So how does it all interconnect? Let’s look at the most recent recession which was blamed on the Pandemic (February, 2020 to April, 2020). In response to the rapid and deadly spread of Covid 19 (called the “Great Recession”), employment in the U.S. suffered immediately and 24 million people lost their jobs in just three weeks in April. That represented a decline of -14.7 %. By comparison, the decline in employment in the last year of the Great Depression was -24.9 % in 1933. The decline in Gross Domestic Product (GDP) was -19.2 % for the Great Recession and -26.7 % during the Great Depression.
Interest rates, set by the Federal Reserve, in the overall market in March of 2020 were already at 0 % and Fed policies were already loosened to prop up the economy. But our government did what they always do when faced with difficult economic challenges they don’t fully understand, they threw a boatload of money at the problem. In the case of the Pandemic, that amounted to about $15 trillion dollars across two administrations. It didn’t matter who or what party was in control of the White House, the Senate, the Congress, on a national level or in each individual State. Our governments spent more money they didn’t have than at any other time in our history, raising the Federal debt to a record $ 26 trillion dollars.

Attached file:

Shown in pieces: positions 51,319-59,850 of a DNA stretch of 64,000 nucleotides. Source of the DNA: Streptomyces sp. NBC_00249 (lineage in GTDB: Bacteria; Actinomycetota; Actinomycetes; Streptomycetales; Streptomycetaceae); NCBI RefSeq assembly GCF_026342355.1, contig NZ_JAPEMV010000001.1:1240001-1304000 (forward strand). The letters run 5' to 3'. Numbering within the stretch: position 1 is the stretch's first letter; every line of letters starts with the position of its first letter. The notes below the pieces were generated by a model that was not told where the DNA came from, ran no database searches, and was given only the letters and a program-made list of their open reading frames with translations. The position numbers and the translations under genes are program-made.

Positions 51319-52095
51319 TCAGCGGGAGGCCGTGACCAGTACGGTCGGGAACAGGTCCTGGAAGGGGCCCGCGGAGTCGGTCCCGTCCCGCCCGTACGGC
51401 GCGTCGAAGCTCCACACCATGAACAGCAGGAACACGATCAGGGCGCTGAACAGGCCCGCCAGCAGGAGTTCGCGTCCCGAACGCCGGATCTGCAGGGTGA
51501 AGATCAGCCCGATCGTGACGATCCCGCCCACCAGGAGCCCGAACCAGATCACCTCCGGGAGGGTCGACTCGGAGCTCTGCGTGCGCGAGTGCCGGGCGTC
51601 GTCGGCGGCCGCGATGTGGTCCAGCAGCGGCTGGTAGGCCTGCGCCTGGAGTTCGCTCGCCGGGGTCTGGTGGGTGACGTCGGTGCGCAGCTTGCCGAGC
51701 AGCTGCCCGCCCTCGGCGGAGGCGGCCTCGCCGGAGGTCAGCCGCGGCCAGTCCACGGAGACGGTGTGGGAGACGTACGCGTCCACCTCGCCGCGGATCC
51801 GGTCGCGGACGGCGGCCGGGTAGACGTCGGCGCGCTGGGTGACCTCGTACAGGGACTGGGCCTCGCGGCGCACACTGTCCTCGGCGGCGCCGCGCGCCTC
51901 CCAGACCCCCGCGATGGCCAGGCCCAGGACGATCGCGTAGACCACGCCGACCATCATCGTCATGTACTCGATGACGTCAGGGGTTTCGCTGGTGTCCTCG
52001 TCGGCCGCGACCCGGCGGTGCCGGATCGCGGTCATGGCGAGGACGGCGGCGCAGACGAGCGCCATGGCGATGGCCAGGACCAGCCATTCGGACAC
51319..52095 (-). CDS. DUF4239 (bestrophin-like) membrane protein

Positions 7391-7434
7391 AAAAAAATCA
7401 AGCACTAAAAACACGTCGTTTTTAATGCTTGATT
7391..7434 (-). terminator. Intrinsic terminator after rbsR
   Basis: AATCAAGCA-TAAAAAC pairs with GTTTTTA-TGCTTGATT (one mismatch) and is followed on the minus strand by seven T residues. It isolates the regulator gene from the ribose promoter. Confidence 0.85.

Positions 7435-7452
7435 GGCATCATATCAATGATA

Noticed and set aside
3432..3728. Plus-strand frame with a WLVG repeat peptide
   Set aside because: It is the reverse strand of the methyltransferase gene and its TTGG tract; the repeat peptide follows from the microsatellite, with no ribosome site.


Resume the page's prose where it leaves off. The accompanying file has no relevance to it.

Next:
While a lot of that money was beneficial to a large segment of the U.S. population, a lot of it was wasted on those who did not need it, those who committed fraud to get it, those who took the opportunity to change jobs, go back to school, and/or quit the workforce entirely skyrocketed almost overnight. Back in 1933, FDR pumped money into the system too. He declared a Bank Holiday over three days, sent millions to support the cash supplies of over half the banks in the country and convinced the American people that government had done their part, now it was up to the ordinary citizens to do their part. Namely, leave or return their money to the banks and apply for the hundreds of thousands of jobs being created through an onslaught of legislative action; including The Emergency Banking Act, Government Economy Act, Beer and Wine Revenue Act, Civilian Conservation Corp (CCC), the Federal Relief Act, the Agricultural Adjustment Act, the Emergency Farm Mortgage Act, the Tennessee Valley Act, the Securities Act, the Homeowners Loan Act, the Farm Credit Act, the Emergency Railroad Transportation Act and the National Industrial Recovery Act. And those legislative acts were passed in the first few months of FDR’s first term in office.